Artie finally shuts down Hank’s shilling when he’s warming up the crowd for guest host Jerry Seinfeld. Artie’s doing Hank a favor by putting him out of his misery; he’s so worn out from the stress that it barely registers when Darlene tells him the restaurant’s sign was installed incorrectly. (It just says “Hank’s Look Round Café.”) There’s a nice moment as Hank, standing there in front of a silence audience, tears up a bit. “I’m gonna take a long fuckin’ walk.” Mic drop. (I love how Hank wields “fuck” when he’s upset: “Let me give you a prenuptial announcement: Go fuck yourself.” “You know, if I were you I’d concentrate on the fact that it’s 105 degrees in the studio, but I suppose it’s a dry heat and I’m just an old fuck.”)
Hank gives up just as everyone comes through for him: Larry has postponed his and Francine’s trip to Vegas to attend the opening. Artie’s there, even Phil’s there. Hank isn’t, to the consternation of everyone. Artie: “You see that ice sculpture of the Queen Mary on the buffet there? I’m gonna shove it up Hank’s ass if he ever gets here, son of a bitch.” (A-ha! It is a buffet!)
The idea of the restaurant with a rotating floor was not only problematic for Hank, but also The Larry Sanders Show, when an episode finally took place there. The show puts Artie, Darlene, Larry, and Francine in a booth near the door, away from the rotating part. The people on the rotating floor look like they were shot in front of a green screen, then superimposed over Larry’s booth. It’s not seamless, but it conveys the point—and man, they need to slow down the speed of that floor, or someone’s gonna twist an ankle stepping off of it.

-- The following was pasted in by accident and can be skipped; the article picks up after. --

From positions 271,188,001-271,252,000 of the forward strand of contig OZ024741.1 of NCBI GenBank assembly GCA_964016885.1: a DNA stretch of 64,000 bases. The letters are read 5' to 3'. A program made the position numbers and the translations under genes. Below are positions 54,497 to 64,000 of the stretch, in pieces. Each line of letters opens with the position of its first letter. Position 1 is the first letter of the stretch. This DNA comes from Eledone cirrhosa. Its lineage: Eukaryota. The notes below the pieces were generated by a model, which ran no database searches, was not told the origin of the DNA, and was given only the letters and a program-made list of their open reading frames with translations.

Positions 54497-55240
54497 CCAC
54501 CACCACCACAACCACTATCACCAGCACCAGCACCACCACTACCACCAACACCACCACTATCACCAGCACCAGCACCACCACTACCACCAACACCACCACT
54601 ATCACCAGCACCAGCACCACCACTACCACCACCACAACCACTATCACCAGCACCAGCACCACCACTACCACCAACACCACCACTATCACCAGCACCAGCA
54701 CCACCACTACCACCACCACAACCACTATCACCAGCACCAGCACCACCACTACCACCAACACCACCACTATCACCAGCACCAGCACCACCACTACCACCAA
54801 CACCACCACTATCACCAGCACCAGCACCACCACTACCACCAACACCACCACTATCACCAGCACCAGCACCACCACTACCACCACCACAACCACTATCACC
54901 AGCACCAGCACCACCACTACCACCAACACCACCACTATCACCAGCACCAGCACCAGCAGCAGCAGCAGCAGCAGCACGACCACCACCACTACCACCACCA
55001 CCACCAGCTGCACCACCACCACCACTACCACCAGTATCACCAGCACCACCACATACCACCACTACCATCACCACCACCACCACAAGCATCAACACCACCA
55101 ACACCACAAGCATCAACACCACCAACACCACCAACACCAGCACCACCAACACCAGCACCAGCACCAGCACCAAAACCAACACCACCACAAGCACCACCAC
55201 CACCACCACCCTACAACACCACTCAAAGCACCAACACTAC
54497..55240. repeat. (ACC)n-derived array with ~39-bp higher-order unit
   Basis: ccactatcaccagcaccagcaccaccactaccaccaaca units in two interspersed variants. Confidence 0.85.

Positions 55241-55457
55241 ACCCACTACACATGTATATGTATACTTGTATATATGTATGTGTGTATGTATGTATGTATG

Hank might have realized that if he were around, but no one has seen him for hours. When they eventually find him, curled up on Jerry’s sofa on the neighboring Seinfeld set, Hank’s out of it, but probably rested—because it’s 9:30 the following morning. We’ve talked a lot about how The Larry Sanders Show has a habit of ending on a weak or obvious note, so it’s not surprising that Hank misses opening night after he hassled the whole world about it. The episodes usually end with clean audio—basically, the beat right after a line—but this one cuts while Larry complains to Hank about missing his trip. It strikes me as out of character that the episode continued for a few seconds after Hank’s “Make it go back! Make it go back! Turn back the world!” They were probably running a little short, but in the existing-only-in-my-head director’s cut of this episode, the credits roll right after Hank exclaims “Turn back the world!”
- Another inside joke about The Larry Sanders Show and how it parallels Garry Shandling’s real life: Hank says Mull may have been fine on “that make-believe talk show, that Fernwood thing, but you put him in the genuine article, and he locked.” Considering how often Shandling hosted The Tonight Show, he apparently never locked up.
- I loved all of the bad paintings of boats in Hank’s office. He must’ve raided every starving-artists’ sale at hotels near LAX for months to get them all!
- I also enjoyed how Hank quietly warned Seinfeld about his future. Sure, NBC put his show on Thursday because it’s doing well, but “It doesn’t last forever.” Oh how Seinfeld would learn that lesson later with Bee Movie and The Marriage Ref.
- Up next: the finale of season two and, ostensibly, Larry’s talk show.